Look for the reds being at the extreme right of the histogram like this:

enter image description here

and lower the exposure, or use exposure bracketing, until they are not blown.

Edit: now that you've posted examples, it looks like it may simply be the BLUE channel blown a bit.

enter image description here

Again, just try lowering the exposure a bit.

  • \$\begingroup\$ thank you for the explanation. there was no sunlight at that moment, but maybe like you said, I had a high exposure, so the picture was overexposed. I just edited my question \$\endgroup\$
    – Ragnarsson
    Jul 18, 2016 at 21:25
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    \$\begingroup\$ Is that a histogram of the picture in question? If I open the posted image in Photoshop, the histogram looks totally different from the one above and reds are not blown at all. Also, in the picture the flowers are blue even in the shadows (actually more in the shadows). \$\endgroup\$
    – MirekE
    Jul 19, 2016 at 15:26
  • \$\begingroup\$ No, that is a histogram from one of the links in my answer. No images had been posted at that point, hence my edit. \$\endgroup\$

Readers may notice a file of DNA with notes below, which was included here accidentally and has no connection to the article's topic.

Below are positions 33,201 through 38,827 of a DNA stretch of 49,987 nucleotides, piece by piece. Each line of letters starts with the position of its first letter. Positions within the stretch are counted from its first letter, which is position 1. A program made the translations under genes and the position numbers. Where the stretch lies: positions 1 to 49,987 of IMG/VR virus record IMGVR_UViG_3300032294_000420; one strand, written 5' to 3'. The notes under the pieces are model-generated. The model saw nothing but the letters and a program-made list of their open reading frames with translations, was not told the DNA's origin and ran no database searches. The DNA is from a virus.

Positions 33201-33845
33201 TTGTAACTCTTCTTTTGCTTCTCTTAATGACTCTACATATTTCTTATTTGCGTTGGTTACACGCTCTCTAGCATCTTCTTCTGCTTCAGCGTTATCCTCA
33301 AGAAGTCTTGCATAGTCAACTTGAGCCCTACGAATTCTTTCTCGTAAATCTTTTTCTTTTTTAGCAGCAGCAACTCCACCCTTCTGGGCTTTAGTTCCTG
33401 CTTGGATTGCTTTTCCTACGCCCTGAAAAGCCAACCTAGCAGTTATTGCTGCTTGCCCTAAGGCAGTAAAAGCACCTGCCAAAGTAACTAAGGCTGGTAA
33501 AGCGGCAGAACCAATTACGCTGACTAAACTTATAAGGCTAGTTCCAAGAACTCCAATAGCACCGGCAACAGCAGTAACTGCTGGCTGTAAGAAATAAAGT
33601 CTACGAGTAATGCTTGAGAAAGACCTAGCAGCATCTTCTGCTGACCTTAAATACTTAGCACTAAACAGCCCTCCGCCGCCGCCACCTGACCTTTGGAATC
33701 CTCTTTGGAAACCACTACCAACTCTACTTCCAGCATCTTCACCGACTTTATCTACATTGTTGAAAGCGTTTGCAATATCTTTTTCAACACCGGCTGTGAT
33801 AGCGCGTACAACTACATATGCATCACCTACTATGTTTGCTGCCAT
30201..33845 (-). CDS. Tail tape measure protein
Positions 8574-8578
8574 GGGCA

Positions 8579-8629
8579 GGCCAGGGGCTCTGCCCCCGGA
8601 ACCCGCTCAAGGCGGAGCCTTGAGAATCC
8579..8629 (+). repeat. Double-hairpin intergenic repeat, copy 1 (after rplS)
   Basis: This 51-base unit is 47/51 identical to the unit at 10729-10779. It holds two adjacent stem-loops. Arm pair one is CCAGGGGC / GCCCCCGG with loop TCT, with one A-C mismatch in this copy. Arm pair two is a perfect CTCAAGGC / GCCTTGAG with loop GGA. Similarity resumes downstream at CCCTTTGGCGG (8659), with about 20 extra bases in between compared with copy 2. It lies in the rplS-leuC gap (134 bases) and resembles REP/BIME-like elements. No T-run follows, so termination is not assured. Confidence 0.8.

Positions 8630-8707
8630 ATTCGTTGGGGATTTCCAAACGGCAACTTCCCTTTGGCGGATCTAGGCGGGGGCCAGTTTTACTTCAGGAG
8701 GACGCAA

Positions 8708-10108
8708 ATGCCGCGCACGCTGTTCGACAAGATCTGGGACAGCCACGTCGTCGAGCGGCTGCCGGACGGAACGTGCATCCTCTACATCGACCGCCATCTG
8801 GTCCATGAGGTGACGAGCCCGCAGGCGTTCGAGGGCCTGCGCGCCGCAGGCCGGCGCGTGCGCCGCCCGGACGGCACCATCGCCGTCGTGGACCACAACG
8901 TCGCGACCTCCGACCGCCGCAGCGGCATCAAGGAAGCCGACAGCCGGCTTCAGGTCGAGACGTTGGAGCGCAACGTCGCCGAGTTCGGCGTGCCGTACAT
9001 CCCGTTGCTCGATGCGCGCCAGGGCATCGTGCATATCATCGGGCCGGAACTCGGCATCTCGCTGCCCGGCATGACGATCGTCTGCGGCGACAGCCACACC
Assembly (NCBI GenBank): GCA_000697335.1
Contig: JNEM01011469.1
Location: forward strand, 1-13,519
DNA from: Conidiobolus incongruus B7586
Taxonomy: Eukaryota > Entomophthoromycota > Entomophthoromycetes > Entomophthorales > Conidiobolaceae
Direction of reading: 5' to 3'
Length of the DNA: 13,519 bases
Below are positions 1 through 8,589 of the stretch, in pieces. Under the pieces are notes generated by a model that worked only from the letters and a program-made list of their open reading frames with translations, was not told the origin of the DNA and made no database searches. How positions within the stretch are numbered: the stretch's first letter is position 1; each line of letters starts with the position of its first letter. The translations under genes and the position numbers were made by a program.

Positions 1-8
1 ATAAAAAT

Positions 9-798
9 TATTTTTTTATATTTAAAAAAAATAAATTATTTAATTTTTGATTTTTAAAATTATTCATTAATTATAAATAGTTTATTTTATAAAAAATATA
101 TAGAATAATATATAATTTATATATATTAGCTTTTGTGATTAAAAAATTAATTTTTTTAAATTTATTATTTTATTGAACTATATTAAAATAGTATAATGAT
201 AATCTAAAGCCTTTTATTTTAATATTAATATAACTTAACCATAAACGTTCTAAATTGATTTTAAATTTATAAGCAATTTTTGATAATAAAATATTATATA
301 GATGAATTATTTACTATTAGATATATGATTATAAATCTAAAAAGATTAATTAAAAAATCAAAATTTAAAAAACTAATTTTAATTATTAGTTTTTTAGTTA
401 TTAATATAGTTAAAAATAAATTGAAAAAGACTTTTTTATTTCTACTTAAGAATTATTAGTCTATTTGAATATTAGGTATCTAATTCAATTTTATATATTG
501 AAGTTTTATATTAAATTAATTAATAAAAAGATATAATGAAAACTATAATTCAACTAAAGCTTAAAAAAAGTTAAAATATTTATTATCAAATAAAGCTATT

– MikeW
    Jul 19, 2016 at 18:57
  • \$\begingroup\$ Downvote because reds are not clipped. \$\endgroup\$ Jul 19, 2016 at 20:05
  • \$\begingroup\$ Also, exposure is not a problem in this case. \$\endgroup\$ Jul 20, 2016 at 16:12

Despite you saying that this does not happen with 55-250mm objective I claim that this is the problem with camera settings. If you finally upload the photograph made with 500D and 55-250mm I may update the answer.

Cameras do not generally make neutral images because it is impossible to clip while selling cameras which do not produce the image which make your friends astonished. Cameras do bump chromatic saturation and they do bump contrast. It seems that you have set the contrast and saturation too high and this is obvious because of harsh transitions between different colours: enter image description here

I have taken your sample image and made it even worse using the algorythms which cameras are broadly using.

Here is a saturation bump: enter image description here

Here is a contrast increase: enter image description here

You may see that flowers became even more blue than they already were.

Also, here is an illustration of exposure not being the cause of bluish tint: enter image description here

I have further increased exposure and it only made flower look more violet.

Your solution is to: